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Photo via Google Maps
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A local politician has a green idea for a long-vacant, overgrown lot in Flushing.

Located at 24-19 Francis Lewis Blvd., the corner lot is set to go up for auction on Jan. 20. But, according to state Senator Tony Avella, this is not the first time the plot of land will go up for sale: most recently, the lot failed to be sold at a Sept. 9, 2016, auction.

The property — which is owned by the New York City Tax Lien Trust (NYCTL Trusts), a trust owned by the city of New York — fails to attract buyers because of its “undevelopable nature” and has been a nuisance to the community for decades, according to Avella.

In response, the lawmaker has sent a letter to the Department of Parks and Recreation (DPR) and Tower Capital Management, which services NYCTL Trusts, suggesting the land plot instead be transformed into green infrastructure under the city’s Greenstreets initiative.

“Why should the city pawn this property, that cannot be developed, off onto an unsuspecting buyer when we can easily transform it into green infrastructure that can benefit the whole community?” Avella said in a press release. “This abandoned lot has been a nuisance for decades, it’s about time we do something positive for the community. I hope DPR, and Tower Capital Management take this recommendation into serious consideration prior to their upcoming auction.”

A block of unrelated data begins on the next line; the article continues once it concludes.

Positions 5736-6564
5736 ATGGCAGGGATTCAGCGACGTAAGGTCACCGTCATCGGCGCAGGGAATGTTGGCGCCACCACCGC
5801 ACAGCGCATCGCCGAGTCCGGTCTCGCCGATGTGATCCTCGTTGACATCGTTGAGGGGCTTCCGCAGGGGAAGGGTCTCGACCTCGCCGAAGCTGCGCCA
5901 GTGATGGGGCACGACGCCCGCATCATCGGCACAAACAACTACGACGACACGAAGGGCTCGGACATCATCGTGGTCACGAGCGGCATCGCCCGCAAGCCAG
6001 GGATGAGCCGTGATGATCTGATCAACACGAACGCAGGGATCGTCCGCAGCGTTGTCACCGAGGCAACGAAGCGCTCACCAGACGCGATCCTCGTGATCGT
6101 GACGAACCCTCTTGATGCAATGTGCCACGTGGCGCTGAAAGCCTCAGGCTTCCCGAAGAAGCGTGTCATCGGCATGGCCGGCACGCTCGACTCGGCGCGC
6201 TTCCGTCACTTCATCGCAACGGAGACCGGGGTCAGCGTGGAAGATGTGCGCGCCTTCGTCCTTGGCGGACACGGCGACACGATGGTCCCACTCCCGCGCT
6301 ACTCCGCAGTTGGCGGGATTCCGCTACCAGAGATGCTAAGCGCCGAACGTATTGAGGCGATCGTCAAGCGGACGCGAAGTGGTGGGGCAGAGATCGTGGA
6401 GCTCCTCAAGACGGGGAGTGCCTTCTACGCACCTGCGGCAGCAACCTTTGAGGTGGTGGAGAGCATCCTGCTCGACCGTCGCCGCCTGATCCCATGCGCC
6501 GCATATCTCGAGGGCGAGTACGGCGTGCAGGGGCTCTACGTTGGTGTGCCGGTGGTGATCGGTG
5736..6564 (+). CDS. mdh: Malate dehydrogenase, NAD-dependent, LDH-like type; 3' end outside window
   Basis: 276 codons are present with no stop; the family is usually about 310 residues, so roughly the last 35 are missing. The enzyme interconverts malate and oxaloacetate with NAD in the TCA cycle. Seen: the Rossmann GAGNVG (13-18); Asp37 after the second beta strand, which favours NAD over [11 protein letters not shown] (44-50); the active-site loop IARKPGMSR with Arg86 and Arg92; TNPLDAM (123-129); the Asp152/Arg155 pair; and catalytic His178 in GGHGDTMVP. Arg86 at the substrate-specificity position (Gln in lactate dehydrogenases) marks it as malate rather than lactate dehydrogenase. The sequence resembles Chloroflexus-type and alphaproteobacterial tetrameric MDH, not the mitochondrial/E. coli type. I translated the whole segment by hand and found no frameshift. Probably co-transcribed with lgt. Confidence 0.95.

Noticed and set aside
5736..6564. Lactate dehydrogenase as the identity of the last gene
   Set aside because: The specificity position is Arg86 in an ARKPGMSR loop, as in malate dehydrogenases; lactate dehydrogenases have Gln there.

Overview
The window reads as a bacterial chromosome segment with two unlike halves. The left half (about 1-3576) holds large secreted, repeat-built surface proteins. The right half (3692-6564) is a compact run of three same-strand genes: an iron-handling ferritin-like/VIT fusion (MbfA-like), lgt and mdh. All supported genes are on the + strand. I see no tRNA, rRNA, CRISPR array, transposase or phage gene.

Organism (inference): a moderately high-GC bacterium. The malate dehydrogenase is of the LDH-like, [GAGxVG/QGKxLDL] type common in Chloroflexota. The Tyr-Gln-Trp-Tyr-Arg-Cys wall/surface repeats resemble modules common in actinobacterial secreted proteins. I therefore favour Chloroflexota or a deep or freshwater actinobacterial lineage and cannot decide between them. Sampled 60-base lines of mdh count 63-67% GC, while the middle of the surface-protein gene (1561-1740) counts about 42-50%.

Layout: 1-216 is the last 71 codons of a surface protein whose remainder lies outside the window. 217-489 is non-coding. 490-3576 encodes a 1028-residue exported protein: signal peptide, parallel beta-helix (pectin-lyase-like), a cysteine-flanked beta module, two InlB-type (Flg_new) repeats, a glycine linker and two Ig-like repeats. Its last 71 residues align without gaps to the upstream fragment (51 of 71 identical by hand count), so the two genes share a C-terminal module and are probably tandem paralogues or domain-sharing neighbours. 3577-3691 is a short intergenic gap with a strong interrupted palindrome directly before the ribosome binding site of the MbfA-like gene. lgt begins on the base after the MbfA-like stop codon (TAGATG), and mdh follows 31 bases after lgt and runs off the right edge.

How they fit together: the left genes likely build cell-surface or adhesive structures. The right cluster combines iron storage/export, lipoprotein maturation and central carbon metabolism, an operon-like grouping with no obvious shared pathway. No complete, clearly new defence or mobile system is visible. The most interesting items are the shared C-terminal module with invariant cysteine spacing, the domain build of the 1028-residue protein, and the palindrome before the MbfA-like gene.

Launched in 1996 by the city’s Parks Department, the Greenstreets initiative was created to transform unused road areas into green spaces meant to beautify the neighborhood and provide social and environmental benefits. Since the program’s inception, 2,500 Greenstreets have been built throughout the five boroughs, the NYC Parks Department website reports.

According to the DPR website, traditional Greenstreets are still built in any community, but only if it comes with “independent and full funding.” Projects are rated by priority using a list of criteria set by DPR.

For more information about the initiative, visit the DPR website.


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